Before the academy’s appearance, however, the once proud and prosperous town of Castine had fallen on hard times. French explorer Samuel de Champlain was the first to chart the area in 1612, when enthusiasm for what was to become Castine ran high. Champlain’s commercial interests lay in the peninsula’s strategic position at the confluence of 2 big rivers leading well inland—the smaller Bagaduce to the east and the larger Penobscot to the west. This useful arrangement was not lost on English explorer Captain John Smith, who charted the Castine area in 1614 for British interests. Thus the stage was set for 100 years or so of struggle between French and British forces, with a little Dutch romp through the area thrown in for good measure. It wasn’t until 1667 that a French officer named Jean-Vincent d’Abbadie de St. Castin was involved, and his name stuck with the settlement that became Castine.
During the American Revolution, the British built Fort George on the high ground of Castine and prepared to defend it against Continental Army troops and ships dispatched from Massachusetts. What followed was one of the worst defeats in U.S. naval history. The troops never came ashore except to retreat overland after British warships pursuing the American fleet up the Penobscot River forced them to run aground.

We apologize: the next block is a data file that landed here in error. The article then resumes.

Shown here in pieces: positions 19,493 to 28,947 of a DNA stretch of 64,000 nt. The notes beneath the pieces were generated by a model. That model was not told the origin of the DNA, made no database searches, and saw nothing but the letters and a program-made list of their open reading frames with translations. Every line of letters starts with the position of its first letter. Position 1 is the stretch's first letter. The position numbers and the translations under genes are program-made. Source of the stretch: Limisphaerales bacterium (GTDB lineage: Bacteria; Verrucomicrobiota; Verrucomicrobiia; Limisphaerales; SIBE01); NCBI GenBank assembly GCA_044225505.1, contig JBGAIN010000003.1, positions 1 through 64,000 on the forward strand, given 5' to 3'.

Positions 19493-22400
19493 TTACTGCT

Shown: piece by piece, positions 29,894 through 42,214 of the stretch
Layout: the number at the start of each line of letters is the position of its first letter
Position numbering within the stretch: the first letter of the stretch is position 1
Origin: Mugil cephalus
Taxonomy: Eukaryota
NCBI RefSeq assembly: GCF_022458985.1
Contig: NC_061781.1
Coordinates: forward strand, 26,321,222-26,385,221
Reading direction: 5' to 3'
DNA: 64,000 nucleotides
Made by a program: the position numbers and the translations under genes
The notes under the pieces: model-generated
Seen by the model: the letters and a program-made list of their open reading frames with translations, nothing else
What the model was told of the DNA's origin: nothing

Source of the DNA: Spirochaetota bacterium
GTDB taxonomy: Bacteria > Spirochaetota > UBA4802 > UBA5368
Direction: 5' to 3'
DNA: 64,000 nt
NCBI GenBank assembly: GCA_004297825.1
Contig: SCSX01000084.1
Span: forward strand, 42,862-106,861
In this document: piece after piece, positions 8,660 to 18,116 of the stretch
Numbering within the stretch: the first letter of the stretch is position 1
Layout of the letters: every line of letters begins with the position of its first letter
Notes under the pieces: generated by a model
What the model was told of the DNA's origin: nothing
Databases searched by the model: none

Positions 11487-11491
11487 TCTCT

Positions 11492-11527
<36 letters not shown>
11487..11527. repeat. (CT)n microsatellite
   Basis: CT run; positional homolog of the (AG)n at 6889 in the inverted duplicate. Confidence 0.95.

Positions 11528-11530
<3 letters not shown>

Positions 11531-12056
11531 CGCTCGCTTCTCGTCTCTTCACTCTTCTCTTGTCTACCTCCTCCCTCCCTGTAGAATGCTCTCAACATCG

As careless boaters often learn, running aground is not hard to accomplish in these parts, although you shouldn’t let this deter you from exploring the local rivers, especially the Bagaduce. Be aware that most chart kits don’t include an entire map of the roughly 10-nautical-mile, horseshoe-shaped Bagaduce, so you may want to purchase NOAA chart 13309, which shows the entire waterway. As you ascend the Bagaduce, the surrounding countryside becomes, at first, steep and hilly. The shores are mostly wooded with a pleasant mix of evergreens and deciduous trees, a pattern that is interrupted occasionally by a meadow rolling down to the water’s edge, with perhaps an old farmhouse and barn set back up the slope. This is, after all, the home of the fabled 40-acre farm made famous by author E. B. White.
This section of the river is called the Narrows—one of two listed on the chart—and the current can accelerate to 3 or 4 knots as the river width contracts to 100 yards or so. Beyond the first Narrows, the Bagaduce widens to form South Bay, with privately owned Youngs Island serving as the centerpiece.
North of Youngs, the current slows considerably and the waters contain only a few lonely oyster-farm floats along the shores of Northern Bay. The water here can be warm enough for a swim.